When someone thinks about teenagers, the first thing that comes to mind is high school or social media. But political association?
Believe it or not, more teens are getting involved in politics, becoming more politically versed, and establishing their political viewpoints. They’re not only becoming better citizens, but better leaders.
Raised by two Republican parents, senior Jessica Nguyen has always been involved in politics.
“I’ve grown up around a [political] atmosphere,” Nguyen said. “[My parents] always talk about how it’s tough being a middle-class citizen and how it’s important to try to state your voice, especially in politics, because it’s often overlooked.”
Being in AP Government, Nguyen was required to volunteer at a politician’s office.
She was given the chance to help run an event for Gerald M. “Jerry” McNerney, one of the district congressmen for California. She attended a Science, Technology, Engineering, and Mathematics (STEM) conference aimed toward getting more females involved in the aforementioned fields.
“It was interesting to see how political figures try to bring the people together through events like the one I went to,” Nguyen said. “It’s also interesting to see the underlying meaning, where they’re trying to get the people to support them.”
Nguyen believes her views fall somewhere between the Democratic and Republican parties but leans toward the Republican side on topics such as welfare and the death penalty.
“I feel like many times the middle-class isn’t represented well in the game of politics [by the Democrats],” Nguyen said.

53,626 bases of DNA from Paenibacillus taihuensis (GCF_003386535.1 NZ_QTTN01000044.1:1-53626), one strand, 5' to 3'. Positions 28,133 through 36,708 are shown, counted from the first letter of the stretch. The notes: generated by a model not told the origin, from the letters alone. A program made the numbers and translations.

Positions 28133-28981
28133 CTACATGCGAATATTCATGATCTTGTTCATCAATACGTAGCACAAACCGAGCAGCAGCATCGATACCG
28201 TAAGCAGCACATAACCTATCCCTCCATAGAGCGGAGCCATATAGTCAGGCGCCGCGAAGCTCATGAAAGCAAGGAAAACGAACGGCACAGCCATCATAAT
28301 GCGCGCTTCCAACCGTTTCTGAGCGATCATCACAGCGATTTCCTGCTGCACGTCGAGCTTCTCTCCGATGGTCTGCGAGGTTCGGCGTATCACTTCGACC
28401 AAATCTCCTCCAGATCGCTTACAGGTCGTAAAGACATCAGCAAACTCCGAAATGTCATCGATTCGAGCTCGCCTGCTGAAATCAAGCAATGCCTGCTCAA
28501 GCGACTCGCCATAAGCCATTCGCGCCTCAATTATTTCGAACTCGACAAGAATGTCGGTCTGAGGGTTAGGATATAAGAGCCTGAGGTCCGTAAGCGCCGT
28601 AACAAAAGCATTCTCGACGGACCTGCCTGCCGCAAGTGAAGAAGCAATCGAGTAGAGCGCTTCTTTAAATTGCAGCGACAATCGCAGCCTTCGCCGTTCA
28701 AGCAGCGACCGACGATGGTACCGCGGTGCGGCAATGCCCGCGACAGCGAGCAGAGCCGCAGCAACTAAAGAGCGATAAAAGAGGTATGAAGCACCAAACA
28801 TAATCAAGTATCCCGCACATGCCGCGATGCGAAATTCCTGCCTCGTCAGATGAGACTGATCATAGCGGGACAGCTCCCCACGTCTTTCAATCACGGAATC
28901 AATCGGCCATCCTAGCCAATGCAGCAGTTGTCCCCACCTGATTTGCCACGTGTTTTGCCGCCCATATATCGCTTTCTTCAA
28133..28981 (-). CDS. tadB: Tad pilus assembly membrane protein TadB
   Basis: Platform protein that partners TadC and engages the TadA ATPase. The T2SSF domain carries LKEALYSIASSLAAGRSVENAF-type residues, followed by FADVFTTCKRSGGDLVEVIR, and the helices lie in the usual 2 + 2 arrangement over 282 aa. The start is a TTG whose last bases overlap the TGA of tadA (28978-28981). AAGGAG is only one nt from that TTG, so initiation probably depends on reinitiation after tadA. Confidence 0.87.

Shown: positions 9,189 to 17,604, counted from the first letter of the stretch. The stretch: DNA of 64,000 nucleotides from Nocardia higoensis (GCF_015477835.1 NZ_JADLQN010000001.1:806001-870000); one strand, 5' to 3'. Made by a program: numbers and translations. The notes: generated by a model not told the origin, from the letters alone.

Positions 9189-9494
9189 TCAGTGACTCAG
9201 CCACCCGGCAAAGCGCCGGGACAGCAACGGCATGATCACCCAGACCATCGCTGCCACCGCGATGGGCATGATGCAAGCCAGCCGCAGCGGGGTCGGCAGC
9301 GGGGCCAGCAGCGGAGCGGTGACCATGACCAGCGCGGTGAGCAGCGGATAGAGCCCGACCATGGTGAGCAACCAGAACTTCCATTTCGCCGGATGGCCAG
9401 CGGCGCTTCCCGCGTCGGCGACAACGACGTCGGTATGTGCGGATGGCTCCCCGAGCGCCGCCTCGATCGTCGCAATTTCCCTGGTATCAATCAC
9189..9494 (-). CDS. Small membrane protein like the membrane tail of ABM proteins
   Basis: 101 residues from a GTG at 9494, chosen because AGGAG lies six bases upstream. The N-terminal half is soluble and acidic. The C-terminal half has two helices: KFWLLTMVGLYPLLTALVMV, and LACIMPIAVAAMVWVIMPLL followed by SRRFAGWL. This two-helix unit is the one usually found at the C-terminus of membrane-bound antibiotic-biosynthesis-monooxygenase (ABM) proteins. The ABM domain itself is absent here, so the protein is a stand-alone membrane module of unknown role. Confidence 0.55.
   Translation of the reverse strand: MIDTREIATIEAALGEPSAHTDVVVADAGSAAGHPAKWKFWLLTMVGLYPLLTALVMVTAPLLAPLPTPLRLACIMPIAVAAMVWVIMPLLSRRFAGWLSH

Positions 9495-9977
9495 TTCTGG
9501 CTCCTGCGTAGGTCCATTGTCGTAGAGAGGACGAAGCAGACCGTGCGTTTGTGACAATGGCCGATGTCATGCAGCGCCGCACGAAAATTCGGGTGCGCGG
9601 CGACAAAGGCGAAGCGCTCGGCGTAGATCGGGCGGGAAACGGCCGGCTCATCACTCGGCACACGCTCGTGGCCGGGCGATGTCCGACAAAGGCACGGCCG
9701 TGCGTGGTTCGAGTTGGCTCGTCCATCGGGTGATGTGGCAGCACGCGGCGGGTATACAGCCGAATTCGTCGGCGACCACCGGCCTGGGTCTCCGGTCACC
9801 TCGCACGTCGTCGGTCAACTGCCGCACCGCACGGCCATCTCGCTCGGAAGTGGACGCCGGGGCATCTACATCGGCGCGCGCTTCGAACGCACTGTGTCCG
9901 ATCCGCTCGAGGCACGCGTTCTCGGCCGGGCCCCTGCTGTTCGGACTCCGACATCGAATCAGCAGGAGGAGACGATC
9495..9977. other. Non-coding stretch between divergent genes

Class president four years in a row and selected to represent Bear Creek as the Girls State Delegate for this year’s American Legion Auxiliary Girls State program, junior Isabelle Rodriguez is a prominent leader. She hopes to work in the law field when she’s older.
“In the future, I know I’m supposed to be a leader,” Rodriguez said. “I don’t know what kind yet.”
Although a passionate leader, Rodriguez admits she isn’t very politically versed.
“I’m so happy I got the opportunity to be a California Girls State Delegate because, even though I have this passion for leadership, I do recognize I’m not very [politically] educated,” Rodriguez said. “It’s important to me to go this summer to learn about [political] issues.”
Rodriguez says that she is interested in the political realm and hopes to learn more about it.
“Governing a body of people is so fascinating to me,” Rodriguez said. “Taking APUSH this year, I’ve been able to see different types of leadership, and learn about all these different kinds of political leaders, and you kind of take [something] away from that.”
From following political Facebook groups to subscribing to political Youtube channels, junior Jacob Williams is almost always up-to-date about political news.
Williams has always had an interest in politics and says that young people should be actively involved in politics.
He is a mixture of a liberal and conservative.